23. 23.

    Le Bars, D. Uncertainty in sea level rise projections due to the dependence between contributors. Preprint at EarthArXiv: https://doi.org/10.17605/OSF.IO/UVW3S (2018).

  24. 24.

    Adloff, F. et al. Improving sea level simulation in Mediterranean regional climate models. Clim. Dynam. 51, 1167–1178 (2017).

  25. 25.

    Adloff, F. et al. Mediterranean Sea response to climate change in an ensemble of twenty first century scenarios. Clim. Dynam. 45, 2775–2802 (2015).

  26. 26.

    Aucelli, P. P. C. et al. Coastal inundation risk assessment due to subsidence and sea level rise in a Mediterranean alluvial plain (Volturno coastal plain—southern Italy). Estuar. Coast. Shelf Sci. 198B, 597–609 (2017).

  27. 27.

    Enriquez, A. R., Marcos, M., Alvarez-Ellacuria, A., Orfila, A. & Gomis, D. Changes in beach shoreline due to sea level rise and waves under climate change scenarios: application to the Balearic Islands (western Mediterranean). Nat. Hazards Earth Syst. Sci. 17, 1075–1089 (2017).

  28. 28.

    Magnan, A. K. et al. Implications of the Paris Agreement for the ocean. Nat. Clim. Change 6, 732–735 (2016). Comprehensive overview of multiple sensitivities in the global ocean system to various levels of projected climate change.

  29. 29.

    Palmiéri, J. et al. Simulated anthropogenic CO2 storage and acidification of the Mediterranean Sea. Biogeosciences 12, 781–802 (2015).

  30. 30.

    Middle East & North Africa Data (World Bank Group, accessed 3 September 2017); https://data.worldbank.org/region/middle-east-and-north-africa

  31. 31.

    Mueller, N. D. et al. Closing yield gaps through nutrient and water management. Nature 490, 254–257 (2012).

  32. 32.

    Jiménez Cisneros, B. E. et al. in Climate Change 2014: Impacts, Adaptation, and Vulnerability (eds Field, C. B. et al.) Ch. 3 (IPCC, Cambridge Univ. Press, 2014).

  33. 33.

    Kovats, R. S. et al. in Climate Change 2014: Impacts, Adaptation, and Vulnerability (eds Field, C. B. et al.) Ch. 23 (IPCC, Cambridge Univ. Press, 2014).

  34. 34.

    Tsanis, I. K., Koutroulis, A. G., Daliakopoulos, I. N. & Jacob, D. Severe climate-induced water shortage and extremes in Crete. Climatic Change 106, 667–677 (2011).

  35. 35.

    Bucak, T. et al. Future water availability in the largest freshwater Mediterranean lake is at great risk as evidenced from simulations with the SWAT model. Sci. Total Environ. 581–582, 413–425 (2017).

  36. 36.

    García-Ruiz, J. M., López-Moreno, J. I., Vicente-Serrano, S. M., Lasanta–Martínez, T. & Beguería, S. Mediterranean water resources in a global change scenario. Earth Sci. Rev. 105(3–4), 121–139 (2011).

  37. 37.

    Ludwig, W., Bouwman, A. F., Dumont, F. & Lespinas, F. Water and nutrient fluxes from major Mediterranean and Black Sea rivers: past and future trends and their implications for the basin-scale budgets. Glob. Biogeochem. Cycles 24, GB0A13 (2010). Comprehensive study of hydrological and water quality changes for Mediterranean catchments in the past and for projected future conditions.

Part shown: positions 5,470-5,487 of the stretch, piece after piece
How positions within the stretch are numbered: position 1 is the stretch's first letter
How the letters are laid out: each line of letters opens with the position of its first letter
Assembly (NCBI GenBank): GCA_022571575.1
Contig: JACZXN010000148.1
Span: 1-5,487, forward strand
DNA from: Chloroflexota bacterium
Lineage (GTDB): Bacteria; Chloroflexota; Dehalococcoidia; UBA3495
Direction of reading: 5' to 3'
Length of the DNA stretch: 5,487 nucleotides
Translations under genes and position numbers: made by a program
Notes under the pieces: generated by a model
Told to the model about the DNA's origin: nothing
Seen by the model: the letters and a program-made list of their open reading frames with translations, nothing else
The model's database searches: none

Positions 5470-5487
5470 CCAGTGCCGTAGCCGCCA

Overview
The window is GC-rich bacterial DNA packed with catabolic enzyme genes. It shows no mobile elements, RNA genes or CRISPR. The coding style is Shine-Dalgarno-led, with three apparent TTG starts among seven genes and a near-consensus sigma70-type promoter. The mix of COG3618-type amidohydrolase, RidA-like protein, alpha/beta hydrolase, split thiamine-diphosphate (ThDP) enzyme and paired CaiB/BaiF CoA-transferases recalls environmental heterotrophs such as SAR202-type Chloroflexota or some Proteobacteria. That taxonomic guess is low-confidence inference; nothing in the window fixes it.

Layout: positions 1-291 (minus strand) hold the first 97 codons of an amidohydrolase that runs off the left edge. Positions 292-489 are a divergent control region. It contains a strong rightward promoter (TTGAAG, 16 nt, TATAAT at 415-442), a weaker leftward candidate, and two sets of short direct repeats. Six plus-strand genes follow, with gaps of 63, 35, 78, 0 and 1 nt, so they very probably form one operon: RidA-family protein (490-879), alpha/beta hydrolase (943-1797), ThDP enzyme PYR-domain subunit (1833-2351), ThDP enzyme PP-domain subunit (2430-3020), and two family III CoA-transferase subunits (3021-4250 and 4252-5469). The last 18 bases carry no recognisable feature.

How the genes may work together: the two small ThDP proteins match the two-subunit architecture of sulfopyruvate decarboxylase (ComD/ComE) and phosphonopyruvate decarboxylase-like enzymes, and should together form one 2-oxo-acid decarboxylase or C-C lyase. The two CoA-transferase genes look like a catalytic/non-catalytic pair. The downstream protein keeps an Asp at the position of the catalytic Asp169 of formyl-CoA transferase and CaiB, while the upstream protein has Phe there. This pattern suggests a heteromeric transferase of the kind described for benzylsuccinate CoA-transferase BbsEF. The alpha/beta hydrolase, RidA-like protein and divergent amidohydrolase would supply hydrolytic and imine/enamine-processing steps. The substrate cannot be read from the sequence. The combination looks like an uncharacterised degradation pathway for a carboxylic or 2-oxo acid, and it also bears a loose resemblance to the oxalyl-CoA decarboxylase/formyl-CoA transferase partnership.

38. 38.

    Hermoso, V. & Clavero, M. Threatening processes and conservation management of endemic freshwater fish in the Mediterranean basin: a review. Mar. Freshwat. Res. 62, 244–254 (2011).

  39. 39.

    Gonçalvès, J., Petersen, J., Deschamps, P., Hamelin, B. & Baba-Sy, O. Quantifying the modern recharge of the “fossil” Sahara aquifers. Geophys. Res. Lett. 40, 2673–2678 (2013).

  40. 40.

    Albiac, J., Esteban, E., Tapia, J. & Rivas, E. in Drought in Arid and Semi-Arid Regions: A Multi-Disciplinary and Cross-Country Perspective (eds Schwabe, K. et al.) 323–339 (Springer, Dordrecht, 2013).

  41. 41.

    Iglesias, A., Garrote, L., Quiroga, S. & Moneo, M. From climate change impacts to the development of adaptation strategies: challenges for agriculture in Europe. Climatic Change 112, 143–168 (2012).

  42. 42.

    Fader, M., Shi, S., Von Bloh, W., Bondeau, A. & Cramer, W. Mediterranean irrigation under climate change: more efficient irrigation needed to compensate increases in irrigation water requirements. Hydrol. Earth Syst. Sci. 20, 953–973 (2016).

  43. 43.

    Gaume, E. et al. in The Mediterranean Region under Climate Change. A Scientific Update 133–144 (IRD Editions, 2016).

  44. 44.

    Llasat, M. C., Marcos, R., Turco, M., Gilabert, J. & Llasat-Botija, M. Flash floods trends versus convective precipitation in a Mediterranean region. J. Hydrol. 541, 24–37 (2016).

  45. 45.

    Alfieri, L., Burek, P., Feyen, L. & Forzieri, G. Global warming increases the frequency of river floods in Europe. Hydrol. Earth Syst. Sci. 19, 2247–2260 (2015).

  46. 46.

    Kundzewicz, Z. W. et al. Differences in flood hazard projections in Europe—their causes and consequences for decision making. Hydrol. Sci. J. 62, 1–14 (2017).

  47. 47.

    Llasat, M. C. et al. Towards a database on societal impact of Mediterranean floods in the framework of the HYMEX project. Nat. Hazards Earth Syst. Sci. 13, 1–14 (2013).

  48. 48.

    Blöschl, G. et al. Changing climate shifts timing of European floods. Science 357, 588–590 (2017).

  49. 49.

    Guiot, J. & Cramer, W. Climate change: the 2015 Paris Agreement thresholds and Mediterranean basin ecosystems. Science 354, 465–468 (2016). Using a process-based ecosystem model fitted to pollen-based vegetation reconstructions, this study demonstrates that only a 1.5 °C global climate trajectory allows Mediterranean land ecosystems to remain in the variability range of the past 10,000 years.